When two brothers in their 20s were gunned down as they walked along a Baltimore street last Thursday, it pushed the city’s homicide total for last year up to 278. That made 2004 Baltimore’s deadliest year since 1999, in stark contrast to Mayor Martin O’Malley’s 1999 campaign pledge to reduce homicides to 175 a year. Baltimore’s homicide tally climbed in 2004 for the second consecutive year. Because of so-called intelligence-driven policing, agencies are compiling huge databases on everything from where a crime was committed to where victims suffered fatal wounds.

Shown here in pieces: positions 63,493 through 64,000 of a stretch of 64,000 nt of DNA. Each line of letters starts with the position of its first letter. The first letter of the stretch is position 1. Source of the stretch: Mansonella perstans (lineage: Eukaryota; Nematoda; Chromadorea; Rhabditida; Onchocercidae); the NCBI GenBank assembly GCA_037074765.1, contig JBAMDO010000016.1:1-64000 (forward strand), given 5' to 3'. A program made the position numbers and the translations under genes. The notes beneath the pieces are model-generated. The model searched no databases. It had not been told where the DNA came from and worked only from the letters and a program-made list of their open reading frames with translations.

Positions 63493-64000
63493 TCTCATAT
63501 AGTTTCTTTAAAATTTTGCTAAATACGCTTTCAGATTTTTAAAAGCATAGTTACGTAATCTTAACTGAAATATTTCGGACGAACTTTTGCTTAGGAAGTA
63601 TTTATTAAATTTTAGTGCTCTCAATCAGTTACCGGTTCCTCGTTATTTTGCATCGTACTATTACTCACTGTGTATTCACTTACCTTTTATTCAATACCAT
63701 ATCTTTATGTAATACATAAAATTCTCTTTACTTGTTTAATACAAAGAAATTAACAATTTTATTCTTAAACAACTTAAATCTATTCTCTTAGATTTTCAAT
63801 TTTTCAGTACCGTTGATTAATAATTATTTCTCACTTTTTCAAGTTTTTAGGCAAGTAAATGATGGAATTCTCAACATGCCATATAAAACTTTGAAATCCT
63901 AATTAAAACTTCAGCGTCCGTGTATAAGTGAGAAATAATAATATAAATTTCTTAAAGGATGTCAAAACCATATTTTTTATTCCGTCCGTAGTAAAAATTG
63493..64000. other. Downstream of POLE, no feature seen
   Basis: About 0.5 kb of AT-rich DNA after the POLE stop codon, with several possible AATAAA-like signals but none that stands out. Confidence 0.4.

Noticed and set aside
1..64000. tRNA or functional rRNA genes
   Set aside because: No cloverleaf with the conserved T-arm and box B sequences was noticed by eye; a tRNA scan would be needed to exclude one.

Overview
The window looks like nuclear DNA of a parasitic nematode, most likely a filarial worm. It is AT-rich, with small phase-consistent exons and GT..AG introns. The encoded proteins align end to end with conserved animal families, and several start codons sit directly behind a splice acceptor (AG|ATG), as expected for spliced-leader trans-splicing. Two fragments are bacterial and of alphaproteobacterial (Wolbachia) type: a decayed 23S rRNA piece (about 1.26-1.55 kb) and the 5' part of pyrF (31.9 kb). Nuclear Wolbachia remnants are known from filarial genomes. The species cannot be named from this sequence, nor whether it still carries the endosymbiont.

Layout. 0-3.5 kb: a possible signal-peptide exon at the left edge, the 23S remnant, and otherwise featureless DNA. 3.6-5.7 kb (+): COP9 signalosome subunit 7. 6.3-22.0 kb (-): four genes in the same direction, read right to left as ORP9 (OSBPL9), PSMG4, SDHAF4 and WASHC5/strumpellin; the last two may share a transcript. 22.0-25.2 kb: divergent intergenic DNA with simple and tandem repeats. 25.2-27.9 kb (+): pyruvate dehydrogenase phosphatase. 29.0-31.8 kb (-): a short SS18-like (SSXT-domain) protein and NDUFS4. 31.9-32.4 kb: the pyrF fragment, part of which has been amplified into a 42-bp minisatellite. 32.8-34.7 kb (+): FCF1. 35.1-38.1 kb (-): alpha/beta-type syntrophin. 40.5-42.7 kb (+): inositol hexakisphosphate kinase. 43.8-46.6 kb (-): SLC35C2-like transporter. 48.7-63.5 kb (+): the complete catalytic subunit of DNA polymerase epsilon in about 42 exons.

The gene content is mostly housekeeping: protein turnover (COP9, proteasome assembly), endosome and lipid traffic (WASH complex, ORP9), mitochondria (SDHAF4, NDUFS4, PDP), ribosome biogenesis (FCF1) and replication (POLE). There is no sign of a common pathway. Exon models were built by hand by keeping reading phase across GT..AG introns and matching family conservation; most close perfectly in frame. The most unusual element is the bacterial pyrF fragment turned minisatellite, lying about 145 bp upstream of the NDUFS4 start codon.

Acting Police Commissioner Leonard Hamm said the homicide total is only one measurement for determining quality of life for Baltimore residents, he has acknowledged it remains a high-profile barometer of violent crime. Mayor Martin O’Malley stressed that the city has reduced violent crime, even as the number of homicides has risen the last two years. More than 300 people a year were killed in Baltimore during the 1990s, but the number dropped to 261 in 2000 and to 253 in 2002 before rising to 271 in 2003. Last year’s total represents an increase of seven homicides over 2003. The centerpiece of the plan to reduce killing is a weekly meeting where commanders review binders crammed with more than 400 pages of data and crime maps.